it shows a decided advance upon the Strangford "Apollo" (Fig.
100). The left leg is still slightly advanced, and both feet were
planted flat on the ground; but more than half the weight of the
body is thrown upon the right leg, with the result of giving a
slight curve to the trunk, and the head is turned to one side. The
upper part of the body is very powerful, the shoulders broad and
held well back, the chest prominently developed. The face, in
spite of its injuries, is one of singular refinement and
sweetness. The long hair is arranged in two braids, as in Fig. 96,
the only difference being that here the braids pass over instead
of under the fringe of front hair. The rendering of the hair is in
a freer style than in the case just cited, but of this difference
a part may be chargeable to the copyist. Altogether we see here
the stamp of an artistic manner very different from that of
Critius and Nesiotes. Possibly, as some have conjectured, it is
the manner of Calamis, an Attic sculptor of this period, whose
eminence at any rate entitles him to a passing mention. But even
the Attic origin of this statue is in dispute.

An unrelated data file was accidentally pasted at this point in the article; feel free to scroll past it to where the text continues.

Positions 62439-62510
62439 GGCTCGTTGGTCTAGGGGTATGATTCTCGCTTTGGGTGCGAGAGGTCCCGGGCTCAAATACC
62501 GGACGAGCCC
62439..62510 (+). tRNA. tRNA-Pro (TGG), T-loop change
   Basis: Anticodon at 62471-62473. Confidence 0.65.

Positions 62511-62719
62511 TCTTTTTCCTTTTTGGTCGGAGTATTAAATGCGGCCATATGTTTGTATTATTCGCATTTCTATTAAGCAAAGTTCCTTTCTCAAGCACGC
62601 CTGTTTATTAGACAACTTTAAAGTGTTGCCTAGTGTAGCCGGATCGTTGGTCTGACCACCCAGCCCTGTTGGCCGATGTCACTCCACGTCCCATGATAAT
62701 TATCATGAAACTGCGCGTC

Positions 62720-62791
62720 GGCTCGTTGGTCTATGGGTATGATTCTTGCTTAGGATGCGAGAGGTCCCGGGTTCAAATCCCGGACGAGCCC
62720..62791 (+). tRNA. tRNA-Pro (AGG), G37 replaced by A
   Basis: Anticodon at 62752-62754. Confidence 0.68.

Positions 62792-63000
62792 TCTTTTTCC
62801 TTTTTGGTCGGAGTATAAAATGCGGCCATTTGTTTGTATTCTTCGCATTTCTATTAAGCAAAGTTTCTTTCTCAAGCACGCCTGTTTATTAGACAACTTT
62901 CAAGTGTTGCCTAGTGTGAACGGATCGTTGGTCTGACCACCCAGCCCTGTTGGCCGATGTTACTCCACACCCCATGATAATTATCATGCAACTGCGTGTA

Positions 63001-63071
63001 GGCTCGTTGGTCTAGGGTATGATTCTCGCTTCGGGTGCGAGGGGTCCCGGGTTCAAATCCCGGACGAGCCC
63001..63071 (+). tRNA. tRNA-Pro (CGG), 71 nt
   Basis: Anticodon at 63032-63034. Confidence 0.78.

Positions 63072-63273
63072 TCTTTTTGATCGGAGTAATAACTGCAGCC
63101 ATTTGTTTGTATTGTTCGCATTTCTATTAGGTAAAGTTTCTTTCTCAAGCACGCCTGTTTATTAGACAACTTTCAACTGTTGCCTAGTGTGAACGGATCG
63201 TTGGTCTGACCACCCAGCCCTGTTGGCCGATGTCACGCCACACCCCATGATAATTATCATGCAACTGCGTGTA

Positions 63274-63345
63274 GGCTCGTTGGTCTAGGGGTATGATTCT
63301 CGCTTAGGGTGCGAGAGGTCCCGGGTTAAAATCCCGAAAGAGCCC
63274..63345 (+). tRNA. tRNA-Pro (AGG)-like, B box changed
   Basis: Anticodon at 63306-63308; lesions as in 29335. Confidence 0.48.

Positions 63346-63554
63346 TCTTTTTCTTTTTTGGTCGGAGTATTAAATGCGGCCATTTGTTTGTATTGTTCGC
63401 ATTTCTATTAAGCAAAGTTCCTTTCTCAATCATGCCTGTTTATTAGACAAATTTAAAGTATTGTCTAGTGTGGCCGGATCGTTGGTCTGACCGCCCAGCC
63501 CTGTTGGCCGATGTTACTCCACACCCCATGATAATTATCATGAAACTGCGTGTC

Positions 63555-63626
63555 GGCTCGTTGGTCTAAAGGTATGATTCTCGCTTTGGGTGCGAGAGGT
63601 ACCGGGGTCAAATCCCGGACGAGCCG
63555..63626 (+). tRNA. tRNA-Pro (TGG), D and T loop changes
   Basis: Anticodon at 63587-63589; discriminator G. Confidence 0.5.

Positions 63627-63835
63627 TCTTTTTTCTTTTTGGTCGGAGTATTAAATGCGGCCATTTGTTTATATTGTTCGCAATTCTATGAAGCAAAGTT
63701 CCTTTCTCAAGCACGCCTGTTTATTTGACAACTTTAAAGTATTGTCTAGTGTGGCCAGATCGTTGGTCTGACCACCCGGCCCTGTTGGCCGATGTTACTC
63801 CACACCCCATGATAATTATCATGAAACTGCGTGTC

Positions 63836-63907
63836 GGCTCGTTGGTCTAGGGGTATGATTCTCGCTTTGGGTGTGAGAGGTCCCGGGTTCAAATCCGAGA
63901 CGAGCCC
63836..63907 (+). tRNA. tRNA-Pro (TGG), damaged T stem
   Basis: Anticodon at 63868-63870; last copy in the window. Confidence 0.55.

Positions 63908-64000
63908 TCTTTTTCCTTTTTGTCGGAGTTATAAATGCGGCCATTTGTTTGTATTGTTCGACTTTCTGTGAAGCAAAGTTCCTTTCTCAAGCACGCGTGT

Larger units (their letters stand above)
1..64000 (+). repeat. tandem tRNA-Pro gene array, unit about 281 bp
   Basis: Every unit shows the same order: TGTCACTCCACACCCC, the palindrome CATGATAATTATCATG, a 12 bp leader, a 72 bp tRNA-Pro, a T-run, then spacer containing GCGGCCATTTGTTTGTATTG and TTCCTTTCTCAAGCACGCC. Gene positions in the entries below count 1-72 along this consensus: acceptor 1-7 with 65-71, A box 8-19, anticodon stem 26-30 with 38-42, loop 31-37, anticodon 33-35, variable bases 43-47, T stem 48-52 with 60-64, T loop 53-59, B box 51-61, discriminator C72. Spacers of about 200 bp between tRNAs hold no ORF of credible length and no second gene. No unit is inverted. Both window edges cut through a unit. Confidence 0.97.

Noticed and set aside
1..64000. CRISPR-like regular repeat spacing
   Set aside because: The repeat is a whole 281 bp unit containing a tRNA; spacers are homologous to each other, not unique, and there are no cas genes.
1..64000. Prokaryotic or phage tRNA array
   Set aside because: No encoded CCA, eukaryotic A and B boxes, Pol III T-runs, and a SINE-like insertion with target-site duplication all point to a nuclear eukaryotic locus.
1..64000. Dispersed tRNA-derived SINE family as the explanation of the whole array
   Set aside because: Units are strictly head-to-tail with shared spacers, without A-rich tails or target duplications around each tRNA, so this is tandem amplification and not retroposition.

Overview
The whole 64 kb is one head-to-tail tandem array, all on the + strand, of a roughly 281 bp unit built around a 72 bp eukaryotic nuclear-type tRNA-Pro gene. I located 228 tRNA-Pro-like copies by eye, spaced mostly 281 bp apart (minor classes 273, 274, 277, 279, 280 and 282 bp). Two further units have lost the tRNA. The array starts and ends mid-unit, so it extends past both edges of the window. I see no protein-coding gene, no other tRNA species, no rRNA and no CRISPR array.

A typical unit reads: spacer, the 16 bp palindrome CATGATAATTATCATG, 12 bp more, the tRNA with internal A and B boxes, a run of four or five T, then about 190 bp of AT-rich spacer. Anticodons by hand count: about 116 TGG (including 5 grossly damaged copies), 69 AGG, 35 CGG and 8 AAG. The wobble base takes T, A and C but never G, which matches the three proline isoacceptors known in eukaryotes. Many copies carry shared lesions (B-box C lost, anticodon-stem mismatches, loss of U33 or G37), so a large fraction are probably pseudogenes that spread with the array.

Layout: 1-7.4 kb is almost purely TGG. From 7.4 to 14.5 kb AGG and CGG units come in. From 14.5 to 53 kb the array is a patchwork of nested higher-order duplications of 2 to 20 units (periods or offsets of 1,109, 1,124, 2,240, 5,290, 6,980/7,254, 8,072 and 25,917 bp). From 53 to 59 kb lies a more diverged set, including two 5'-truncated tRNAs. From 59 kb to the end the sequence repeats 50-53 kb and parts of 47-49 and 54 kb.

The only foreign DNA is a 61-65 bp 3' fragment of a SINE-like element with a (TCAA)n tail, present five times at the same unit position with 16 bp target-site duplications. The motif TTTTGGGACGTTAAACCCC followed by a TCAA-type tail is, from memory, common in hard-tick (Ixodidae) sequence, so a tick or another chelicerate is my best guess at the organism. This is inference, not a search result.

We now reach a name of commanding importance, and one with which
we are fortunately able to associate some definite ideas. It is
the name of Myron of Athens, who ranks among the six most
illustrious sculptors of Greece. It is worth remarking, as an
illustration of the scantiness of our knowledge regarding the
lives of Greek artists, that Myron's name is not so much as
mentioned in extant literature before the third century B.C.
Except for a precise, but certainly false, notice in Pliny, who
represents him as flourishing in 420-416, our literary sources
yield only vague indications as to his date. These indications,
such as they are, point to the "Transitional period." This
inference is strengthened by the recent discovery on the Athenian
Acropolis of a pair of pedestals inscribed with the name of
Myron's son and probably datable about 446. Finally, the argument
is clinched by the style of Myron's most certainly identifiable
work.

Pliny makes Myron the pupil of an influential Argive master,
Ageladas, who belongs in the late archaic period. Whether or not
such a relation actually existed, the statement is useful as a
reminder of the probability that Argos and Athens were